The world’s largest furniture retailer IKEA is one of the first companies in India to get approval for setting up 100 percent FDI in single brand retail. We surely see IKEA entering the Indian market as an important event. It will have a big impact for every Indian player. But on the flip side, the market is 85 percent unorganized; hence there is enough space for everyone to stretch by organizing the unorganized part. Also with the IKEA in the picture, the overall competitiveness of the market will increase which will lead to better offerings by every organized player to stay relevant. With this, the users will truly benefit.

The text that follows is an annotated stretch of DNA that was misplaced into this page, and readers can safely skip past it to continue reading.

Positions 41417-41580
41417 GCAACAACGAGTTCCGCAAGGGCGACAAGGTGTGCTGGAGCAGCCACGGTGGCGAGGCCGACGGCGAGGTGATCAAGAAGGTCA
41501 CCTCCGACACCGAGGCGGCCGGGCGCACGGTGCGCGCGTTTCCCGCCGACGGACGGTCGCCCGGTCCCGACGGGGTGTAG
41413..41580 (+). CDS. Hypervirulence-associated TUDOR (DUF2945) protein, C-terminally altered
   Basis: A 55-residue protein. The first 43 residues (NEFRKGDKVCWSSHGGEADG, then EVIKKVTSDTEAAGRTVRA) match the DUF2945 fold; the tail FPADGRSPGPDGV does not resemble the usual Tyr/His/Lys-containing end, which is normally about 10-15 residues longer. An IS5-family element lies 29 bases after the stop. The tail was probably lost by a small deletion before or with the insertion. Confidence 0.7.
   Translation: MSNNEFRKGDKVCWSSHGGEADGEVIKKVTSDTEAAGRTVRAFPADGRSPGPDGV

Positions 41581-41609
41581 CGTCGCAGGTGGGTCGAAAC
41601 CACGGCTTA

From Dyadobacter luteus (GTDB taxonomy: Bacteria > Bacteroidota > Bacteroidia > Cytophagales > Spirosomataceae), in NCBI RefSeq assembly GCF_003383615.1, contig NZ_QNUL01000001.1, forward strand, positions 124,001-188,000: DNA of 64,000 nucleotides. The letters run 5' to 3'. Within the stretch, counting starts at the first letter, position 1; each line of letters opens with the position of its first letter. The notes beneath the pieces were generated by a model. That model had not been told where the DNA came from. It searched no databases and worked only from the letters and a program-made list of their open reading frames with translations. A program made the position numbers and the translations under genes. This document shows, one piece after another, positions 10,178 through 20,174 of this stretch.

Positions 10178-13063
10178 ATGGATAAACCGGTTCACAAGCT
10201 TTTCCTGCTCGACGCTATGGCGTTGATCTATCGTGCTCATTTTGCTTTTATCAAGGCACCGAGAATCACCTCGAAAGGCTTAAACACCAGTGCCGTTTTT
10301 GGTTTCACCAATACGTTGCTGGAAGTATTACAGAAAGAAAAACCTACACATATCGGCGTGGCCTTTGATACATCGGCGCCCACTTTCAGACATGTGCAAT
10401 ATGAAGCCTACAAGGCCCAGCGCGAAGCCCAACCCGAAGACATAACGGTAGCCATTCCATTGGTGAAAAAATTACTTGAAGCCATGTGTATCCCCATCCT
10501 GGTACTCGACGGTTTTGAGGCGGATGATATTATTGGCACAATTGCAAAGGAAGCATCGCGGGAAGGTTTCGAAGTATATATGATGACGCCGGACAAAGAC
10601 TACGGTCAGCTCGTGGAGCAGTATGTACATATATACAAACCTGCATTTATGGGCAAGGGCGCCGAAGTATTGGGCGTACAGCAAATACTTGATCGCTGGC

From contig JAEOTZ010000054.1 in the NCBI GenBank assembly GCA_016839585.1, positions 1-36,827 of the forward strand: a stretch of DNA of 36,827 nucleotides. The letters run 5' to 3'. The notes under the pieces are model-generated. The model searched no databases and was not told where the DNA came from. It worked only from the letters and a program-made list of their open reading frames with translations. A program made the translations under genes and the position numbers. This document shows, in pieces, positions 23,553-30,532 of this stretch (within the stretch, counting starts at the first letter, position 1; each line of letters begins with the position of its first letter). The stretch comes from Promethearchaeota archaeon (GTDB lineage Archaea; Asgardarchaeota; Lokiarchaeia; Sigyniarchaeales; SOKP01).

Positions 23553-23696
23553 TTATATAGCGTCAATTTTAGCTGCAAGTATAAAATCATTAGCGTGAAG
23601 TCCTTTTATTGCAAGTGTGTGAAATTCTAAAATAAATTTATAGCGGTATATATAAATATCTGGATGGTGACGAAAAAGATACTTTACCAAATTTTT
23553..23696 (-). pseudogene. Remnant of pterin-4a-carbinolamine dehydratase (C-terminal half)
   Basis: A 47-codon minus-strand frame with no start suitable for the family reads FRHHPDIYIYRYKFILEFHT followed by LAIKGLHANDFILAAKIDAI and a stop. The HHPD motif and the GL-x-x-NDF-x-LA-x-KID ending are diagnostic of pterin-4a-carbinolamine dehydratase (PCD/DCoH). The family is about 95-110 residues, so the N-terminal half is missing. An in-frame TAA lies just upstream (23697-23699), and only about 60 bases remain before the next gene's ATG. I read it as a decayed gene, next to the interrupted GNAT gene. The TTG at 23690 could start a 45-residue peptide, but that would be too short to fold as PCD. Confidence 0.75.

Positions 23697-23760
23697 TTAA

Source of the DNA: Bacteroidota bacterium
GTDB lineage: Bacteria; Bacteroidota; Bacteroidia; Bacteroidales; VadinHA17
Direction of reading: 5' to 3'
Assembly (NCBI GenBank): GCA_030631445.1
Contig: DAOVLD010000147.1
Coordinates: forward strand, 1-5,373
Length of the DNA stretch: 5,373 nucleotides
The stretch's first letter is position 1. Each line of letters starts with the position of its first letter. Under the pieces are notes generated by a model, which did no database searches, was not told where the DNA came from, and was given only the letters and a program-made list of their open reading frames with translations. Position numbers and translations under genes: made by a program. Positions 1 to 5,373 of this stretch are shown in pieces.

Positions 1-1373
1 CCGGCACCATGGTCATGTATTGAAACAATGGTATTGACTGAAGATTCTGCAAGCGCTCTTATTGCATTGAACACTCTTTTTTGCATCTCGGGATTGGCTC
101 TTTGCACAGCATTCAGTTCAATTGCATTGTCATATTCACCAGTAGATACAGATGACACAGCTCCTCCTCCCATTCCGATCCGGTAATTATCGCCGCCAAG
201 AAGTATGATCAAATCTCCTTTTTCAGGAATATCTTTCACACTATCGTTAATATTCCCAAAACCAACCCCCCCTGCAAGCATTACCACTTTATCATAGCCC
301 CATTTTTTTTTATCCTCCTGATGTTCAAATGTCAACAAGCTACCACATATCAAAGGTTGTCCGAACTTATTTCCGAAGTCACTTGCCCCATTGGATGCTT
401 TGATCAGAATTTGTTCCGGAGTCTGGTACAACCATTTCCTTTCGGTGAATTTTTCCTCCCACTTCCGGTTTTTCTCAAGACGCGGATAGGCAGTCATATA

Given the size of the market and the format in which different players are working, IKEA entering India will have different effects on different players.


Today, a woman’s role in society has far transcended that of a homemaker; she is now a primary decision maker. Her opinion is absolutely pivotal to decisions centered on everything from healthcare and banking to electronics, automobiles and the environment. What’s more, a significant amount of erstwhile male- targeted companies have realigned themselves to target women, owing to the sheer purchasing power that they yield. Women drive 70-80 percent of all consumers purchasing, through a combination of their buying power and influence. Influence means that even when a woman isn’t paying for something herself, she is often the influence or veto vote behind someone else’s purchase.